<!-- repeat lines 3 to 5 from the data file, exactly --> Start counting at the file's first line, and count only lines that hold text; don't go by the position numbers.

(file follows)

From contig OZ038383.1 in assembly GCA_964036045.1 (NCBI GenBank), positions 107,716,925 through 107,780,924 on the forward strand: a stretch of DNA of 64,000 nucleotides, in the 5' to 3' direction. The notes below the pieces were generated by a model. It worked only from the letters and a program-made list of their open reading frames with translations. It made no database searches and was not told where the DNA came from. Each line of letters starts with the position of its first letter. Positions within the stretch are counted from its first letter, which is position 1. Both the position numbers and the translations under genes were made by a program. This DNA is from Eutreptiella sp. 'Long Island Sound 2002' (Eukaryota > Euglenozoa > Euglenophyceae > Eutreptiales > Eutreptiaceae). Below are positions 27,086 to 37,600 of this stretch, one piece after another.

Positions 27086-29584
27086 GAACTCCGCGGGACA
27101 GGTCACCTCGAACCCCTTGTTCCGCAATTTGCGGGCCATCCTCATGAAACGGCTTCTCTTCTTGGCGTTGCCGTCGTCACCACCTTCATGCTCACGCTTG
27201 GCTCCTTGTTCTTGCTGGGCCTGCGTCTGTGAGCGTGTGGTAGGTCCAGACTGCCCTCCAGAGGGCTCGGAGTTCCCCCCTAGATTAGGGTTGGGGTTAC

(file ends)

27086 GAACTCCGCGGGACA
27101 GGTCACCTCGAACCCCTTGTTCCGCAATTTGCGGGCCATCCTCATGAAACGGCTTCTCTTCTTGGCGTTGCCGTCGTCACCACCTTCATGCTCACGCTTG
27201 GCTCCTTGTTCTTGCTGGGCCTGCGTCTGTGAGCGTGTGGTAGGTCCAGACTGCCCTCCAGAGGGCTCGGAGTTCCCCCCTAGATTAGGGTTGGGGTTAC